What: Exquisite Acts & Everyday Rebellions: 2007 CalArts Feminist Art Project
When: March 5-10, 2007
Symposium: Saturday, March 10, 12 - 7:30 p.m.
Where: California Institute of the Arts (CalArts)
24700 McBean Parkway
Valencia, CA 91355-2397
Event Schedule: http://alum.calarts.edu/~feminist 
Admission: Free and open to the public.
Feminism makes a comeback at California Institute of the Arts (CalArts) and other Southern California art schools, universities and galleries this spring.
At CalArts, Exquisite Acts & Everyday Rebellions: 2007 CalArts Feminist Art Project will explore feminism and the arts from their roots in the Women's Movement of the 1970s to contemporary strategies for feminist practice.
Exquisite Acts & Everyday Rebellions is part of a constellation of feminist programming that coincides with WACK! Art and the Feminist Revolution, an international retrospective of feminist art from 1965-1980. The exhibition opens on March 4 at the Geffen Contemporary at MOCA in Los Angeles.
Exquisite Acts & Everyday Rebellions includes a week-long exhibition of work by CalArts students, faculty and distinguished alumni, a performance/workshop series, a lecture series, film and video screenings, and a symposium featuring guest artists, activists and curators.
With the student-organized Exquisite Acts, feminism's next wave joins with previous generations to explore current issues of feminist practice in art and society.
Participants in the Exquisite Acts symposium include artists Andrea Bowers, Dorit Cypis, Mary Kelly, Martha Rosler and Faith Wilding, and WACK! curator Connie Butler. Laura Owens, Judy Fiskin, Martin Kersels, Francesca Penzani and alumni of CalArts pioneering Feminist Art Program are among the artists in the exhibition.
While, WACK! presents a survey of work up to 1980, Exquisite Acts brings feminist practice into the present. "We wanted to partner with MOCA to continue the conversation initiated by the WACK! exhibition," said Audrey Chan, student co-organizer of the Exquisite Acts symposium. "We formed a collaborative group to develop events that reflect the younger generation's desire to communicate with feminists of different eras and within the current CalArts community. The goal of the project is to understand our roles, as artists and citizens, in shaping the future of feminism."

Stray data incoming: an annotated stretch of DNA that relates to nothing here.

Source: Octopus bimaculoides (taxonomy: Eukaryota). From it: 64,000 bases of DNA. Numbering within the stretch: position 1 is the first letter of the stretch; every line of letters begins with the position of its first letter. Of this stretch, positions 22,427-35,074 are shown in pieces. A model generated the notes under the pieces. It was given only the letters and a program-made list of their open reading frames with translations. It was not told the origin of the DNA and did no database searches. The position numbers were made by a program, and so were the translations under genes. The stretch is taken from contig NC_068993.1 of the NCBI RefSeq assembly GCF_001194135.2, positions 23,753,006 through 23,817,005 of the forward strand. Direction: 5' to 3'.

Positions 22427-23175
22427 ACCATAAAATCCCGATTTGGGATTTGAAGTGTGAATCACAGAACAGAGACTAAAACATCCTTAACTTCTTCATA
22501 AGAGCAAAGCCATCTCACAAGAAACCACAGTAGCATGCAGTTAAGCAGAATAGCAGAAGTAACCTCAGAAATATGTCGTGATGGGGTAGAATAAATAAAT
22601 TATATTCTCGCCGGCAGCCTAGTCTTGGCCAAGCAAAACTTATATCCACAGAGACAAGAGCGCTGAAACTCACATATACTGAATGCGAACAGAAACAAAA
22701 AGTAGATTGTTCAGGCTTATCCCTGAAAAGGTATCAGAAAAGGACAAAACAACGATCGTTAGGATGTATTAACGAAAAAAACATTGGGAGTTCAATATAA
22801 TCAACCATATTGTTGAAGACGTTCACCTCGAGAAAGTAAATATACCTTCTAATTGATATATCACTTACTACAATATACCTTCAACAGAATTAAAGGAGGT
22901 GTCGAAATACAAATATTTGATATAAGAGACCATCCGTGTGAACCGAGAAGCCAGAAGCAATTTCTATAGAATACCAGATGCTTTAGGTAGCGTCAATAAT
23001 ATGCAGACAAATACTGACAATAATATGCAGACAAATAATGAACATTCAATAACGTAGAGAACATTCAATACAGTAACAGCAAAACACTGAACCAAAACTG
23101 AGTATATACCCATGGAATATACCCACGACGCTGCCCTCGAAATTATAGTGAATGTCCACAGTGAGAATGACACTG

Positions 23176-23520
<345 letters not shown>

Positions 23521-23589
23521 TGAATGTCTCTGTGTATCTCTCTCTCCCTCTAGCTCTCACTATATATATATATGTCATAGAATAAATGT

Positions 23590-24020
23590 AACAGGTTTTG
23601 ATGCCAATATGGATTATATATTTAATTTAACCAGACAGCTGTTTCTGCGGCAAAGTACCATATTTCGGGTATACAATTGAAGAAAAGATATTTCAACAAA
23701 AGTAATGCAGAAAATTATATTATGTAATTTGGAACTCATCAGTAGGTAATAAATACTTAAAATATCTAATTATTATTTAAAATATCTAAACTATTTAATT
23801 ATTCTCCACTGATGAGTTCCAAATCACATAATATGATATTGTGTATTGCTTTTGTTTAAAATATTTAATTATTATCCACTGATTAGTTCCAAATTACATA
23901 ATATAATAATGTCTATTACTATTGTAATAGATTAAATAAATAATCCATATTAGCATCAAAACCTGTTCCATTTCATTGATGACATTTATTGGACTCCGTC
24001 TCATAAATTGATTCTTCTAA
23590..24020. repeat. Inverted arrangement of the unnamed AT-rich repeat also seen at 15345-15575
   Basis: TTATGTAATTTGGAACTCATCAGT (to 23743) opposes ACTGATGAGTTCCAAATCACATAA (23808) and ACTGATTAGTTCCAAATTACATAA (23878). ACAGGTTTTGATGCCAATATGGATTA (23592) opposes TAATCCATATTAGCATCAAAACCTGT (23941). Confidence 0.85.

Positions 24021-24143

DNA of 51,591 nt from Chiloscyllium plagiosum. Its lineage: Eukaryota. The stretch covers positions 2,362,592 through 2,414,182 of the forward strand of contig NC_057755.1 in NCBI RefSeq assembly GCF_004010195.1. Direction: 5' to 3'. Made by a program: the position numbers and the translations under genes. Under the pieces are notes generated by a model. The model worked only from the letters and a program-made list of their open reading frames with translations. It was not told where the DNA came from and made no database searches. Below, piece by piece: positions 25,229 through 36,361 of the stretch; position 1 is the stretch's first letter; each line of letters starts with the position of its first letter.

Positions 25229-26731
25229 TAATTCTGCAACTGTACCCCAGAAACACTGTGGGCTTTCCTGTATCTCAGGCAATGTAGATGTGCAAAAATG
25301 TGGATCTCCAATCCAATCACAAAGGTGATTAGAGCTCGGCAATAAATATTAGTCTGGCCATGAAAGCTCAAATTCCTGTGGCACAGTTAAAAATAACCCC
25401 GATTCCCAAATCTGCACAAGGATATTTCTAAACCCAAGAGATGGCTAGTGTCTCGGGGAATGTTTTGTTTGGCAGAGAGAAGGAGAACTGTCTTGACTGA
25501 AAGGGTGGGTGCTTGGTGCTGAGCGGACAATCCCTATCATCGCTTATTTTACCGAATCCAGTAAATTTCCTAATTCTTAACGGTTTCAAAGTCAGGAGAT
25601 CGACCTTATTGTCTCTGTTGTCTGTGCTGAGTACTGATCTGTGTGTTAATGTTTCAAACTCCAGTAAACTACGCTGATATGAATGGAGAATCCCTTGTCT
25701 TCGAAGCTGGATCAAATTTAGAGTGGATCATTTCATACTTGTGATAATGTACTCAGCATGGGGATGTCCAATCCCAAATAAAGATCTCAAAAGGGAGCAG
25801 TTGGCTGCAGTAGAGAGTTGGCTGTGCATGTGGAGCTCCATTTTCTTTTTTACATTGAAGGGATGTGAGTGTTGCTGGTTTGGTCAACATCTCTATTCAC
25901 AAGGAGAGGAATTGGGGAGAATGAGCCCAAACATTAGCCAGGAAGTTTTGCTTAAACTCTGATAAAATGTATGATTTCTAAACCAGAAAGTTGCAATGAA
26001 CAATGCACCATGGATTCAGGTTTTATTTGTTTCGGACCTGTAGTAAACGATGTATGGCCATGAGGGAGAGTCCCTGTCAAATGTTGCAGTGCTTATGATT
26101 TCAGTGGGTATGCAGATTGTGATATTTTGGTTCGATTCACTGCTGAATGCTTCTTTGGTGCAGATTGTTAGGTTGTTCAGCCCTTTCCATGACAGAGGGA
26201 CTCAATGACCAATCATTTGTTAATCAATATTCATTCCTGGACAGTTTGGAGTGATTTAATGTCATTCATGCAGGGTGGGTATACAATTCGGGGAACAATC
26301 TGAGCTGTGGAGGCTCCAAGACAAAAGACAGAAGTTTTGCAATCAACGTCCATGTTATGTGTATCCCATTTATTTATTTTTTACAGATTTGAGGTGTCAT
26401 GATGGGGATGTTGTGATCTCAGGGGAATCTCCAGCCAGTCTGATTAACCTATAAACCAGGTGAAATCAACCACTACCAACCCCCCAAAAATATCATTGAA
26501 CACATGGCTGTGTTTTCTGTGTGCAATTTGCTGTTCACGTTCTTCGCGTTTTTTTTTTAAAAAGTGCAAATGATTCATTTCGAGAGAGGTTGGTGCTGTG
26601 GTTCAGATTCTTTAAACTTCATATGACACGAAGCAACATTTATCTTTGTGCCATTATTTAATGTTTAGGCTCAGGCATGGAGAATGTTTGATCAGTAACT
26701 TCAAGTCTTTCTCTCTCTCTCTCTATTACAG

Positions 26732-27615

CalArts played an influential role in the women's movement of the early 1970s. During that time, the Institute housed the unprecedented Feminist Art Program and Women's Design Program, which created the first large-scale public feminist art installation Womanhouse, in downtown Los Angeles, and published the influential anthology Anonymous Was a Woman. Other influences include the Feminist Art Workshop (FAWS) and the 1998 F-Word conference at CalArts.
CalArts will host a number of events, concurrent with WACK!, at REDCAT in downtown Los Angeles. Programs include Where Did Our Love Go?  -- a week-long series of classic and contemporary feminist film and video screenings curated by Bérénice Reynaud, a talk by activist artist and critic Martha Rosler, and a performance by legendary dancer and artist Yvonne Rainer. CalArts is also hosting Feminaissance, a conference on experimental women writers, at MOCA.
Classes at CalArts will also reflect its feminist legacy. One example is the class revisiting, A Simple Case for Torture, Martha Rosler's ground-breaking 1981 video. Students will examine current media and adapt strategies from Rosler's video to address today's issues. Ms. Rosler will also participate as a visiting artist.
For More Information:
Schedule for Exquisite Acts & Everyday Rebellions: 2007 CalArts Feminist Art Project
Where Did Our Love Go?
Martha Rosler in Conversation
WACK! Art and the Feminist Revolution
CalArts and other Los Angeles-based schools and organizations participating in feminist programming will list their events in the Calendar area of the Feminist Art Project website:
The nation's first art institute to offer BFAs and MFAs in both the visual and performing arts, CalArts is dedicated to training and nurturing the next generation of professional artists, fostering brilliance and innovation within the broadest context possible. Emphasis is placed on new and experimental work and students are admitted solely on the basis of artistic ability. To encourage innovation and experimentation, CalArts' six schools-Art, Critical Studies, Dance, Film/Video, Music and Theater- are all housed under one roof in a unique, five-story building with the equivalent of 11 acres of square footage in Valencia, California, just 30 minutes north of downtown Los Angeles.